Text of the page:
The Flow-Mar project, co-funded by the Clean Maritime Call, a MarRI-UK initiative supported by the Department for Transport, has completed its research to assess the feasibility of using innovative flow batteries in maritime applications to enable zero-emission marine propulsion and auxiliary power.
The project has produced a concept design of the most suitable vessel type to adopt this technology which includes a concept general arrangement drawing, operation profile and hazard register. The project has also produced a commercialisation plan to highlight where flow batteries could be most advantageous as well as identifying likely early adopters of the technology.
Existing battery powered vessels mainly use lithium chemistry batteries which need costly thermal management and fire risk containment whereas redox flow batteries can eliminate these disadvantages and offer greater design flexibility. Recent developments have made flow battery technology suitable for marine applications with potential for much faster charging in port, coupled with cost-effective storage and flexibility in terms of vessel layout.
The Flo-Mar project considered three types of flow battery and a range of vessels from small river passenger vessels up to coastal tankers with differing duty cycles to highlight where flow batteries could offer clear advantages over conventional fossil fuel propulsion.
The project concluded that flow batteries can successfully offer both electric and hydraulic recharging for vessels, there are no serious safety issues and they are likely to bring savings in maintenance and cost of ownership. They are a viable option for zero emission propulsion, and are also well suited for hybrid systems.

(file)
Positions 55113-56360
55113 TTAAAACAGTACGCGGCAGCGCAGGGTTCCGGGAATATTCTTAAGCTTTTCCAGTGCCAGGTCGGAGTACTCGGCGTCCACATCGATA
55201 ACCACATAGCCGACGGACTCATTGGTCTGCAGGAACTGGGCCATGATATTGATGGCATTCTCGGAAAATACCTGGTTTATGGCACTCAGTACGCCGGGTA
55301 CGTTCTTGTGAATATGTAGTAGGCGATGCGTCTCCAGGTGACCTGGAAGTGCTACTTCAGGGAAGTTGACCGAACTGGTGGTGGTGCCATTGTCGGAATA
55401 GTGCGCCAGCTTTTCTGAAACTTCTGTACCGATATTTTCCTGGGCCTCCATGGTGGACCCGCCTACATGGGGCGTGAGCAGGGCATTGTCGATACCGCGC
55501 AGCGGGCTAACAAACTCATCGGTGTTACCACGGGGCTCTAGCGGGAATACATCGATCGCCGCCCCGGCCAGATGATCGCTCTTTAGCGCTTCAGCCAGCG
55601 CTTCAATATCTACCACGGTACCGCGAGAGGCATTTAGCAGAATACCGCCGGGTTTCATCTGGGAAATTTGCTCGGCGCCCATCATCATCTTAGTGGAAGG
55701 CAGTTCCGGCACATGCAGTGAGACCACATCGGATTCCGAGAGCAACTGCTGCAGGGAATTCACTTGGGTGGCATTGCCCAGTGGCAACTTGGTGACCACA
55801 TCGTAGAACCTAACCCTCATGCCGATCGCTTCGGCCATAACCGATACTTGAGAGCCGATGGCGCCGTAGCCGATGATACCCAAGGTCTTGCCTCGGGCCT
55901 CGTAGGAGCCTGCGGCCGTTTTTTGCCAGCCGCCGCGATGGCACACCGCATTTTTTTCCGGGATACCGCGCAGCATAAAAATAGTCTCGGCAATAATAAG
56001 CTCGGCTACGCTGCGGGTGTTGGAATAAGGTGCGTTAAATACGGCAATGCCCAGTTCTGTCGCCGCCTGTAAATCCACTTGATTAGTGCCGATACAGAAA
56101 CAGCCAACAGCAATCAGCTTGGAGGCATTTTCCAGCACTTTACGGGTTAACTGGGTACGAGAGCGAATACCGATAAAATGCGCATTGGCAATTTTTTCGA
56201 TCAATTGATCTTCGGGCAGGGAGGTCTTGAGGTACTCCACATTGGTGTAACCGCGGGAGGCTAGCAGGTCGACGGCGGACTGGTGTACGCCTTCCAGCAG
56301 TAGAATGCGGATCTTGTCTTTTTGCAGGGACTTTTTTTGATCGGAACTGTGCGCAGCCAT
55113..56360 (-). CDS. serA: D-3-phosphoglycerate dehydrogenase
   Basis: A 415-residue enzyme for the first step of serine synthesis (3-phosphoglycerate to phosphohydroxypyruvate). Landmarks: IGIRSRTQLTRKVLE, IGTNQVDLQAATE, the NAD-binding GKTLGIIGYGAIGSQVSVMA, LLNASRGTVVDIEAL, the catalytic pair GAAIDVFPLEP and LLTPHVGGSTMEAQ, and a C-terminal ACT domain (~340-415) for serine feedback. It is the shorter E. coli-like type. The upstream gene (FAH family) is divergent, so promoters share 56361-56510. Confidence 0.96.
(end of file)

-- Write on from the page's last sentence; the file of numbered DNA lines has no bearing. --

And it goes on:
The Flo-Mar project identified a number of vessel types as being most suitable for the technology which includes wind farm support vessels, short-range ferries, port and harbour vessels and inland leisure craft.
Jonathan Williams, CEO of MSE International, the project lead partner commented: “There is no single silver bullet for decarbonising our sector, but Flo-Mar gives us confidence that flow batteries have an important role to play. We are pressing ahead with plans both to enhance the performance of this technology even further, as well as to demonstrate flow batteries on a vessel.”
The Flo-Mar project successfully brought together a consortium of 4 organisations; Houlder, naval architects with broad experience in vessel design; Swanbarton, specialists in energy storage and control technologies for electrical power systems and founders of the International Flow Battery Forum; classification society Lloyd’s Register, and MSE International, a marine cluster with expertise in delivering innovation projects and commercialisation roadmaps.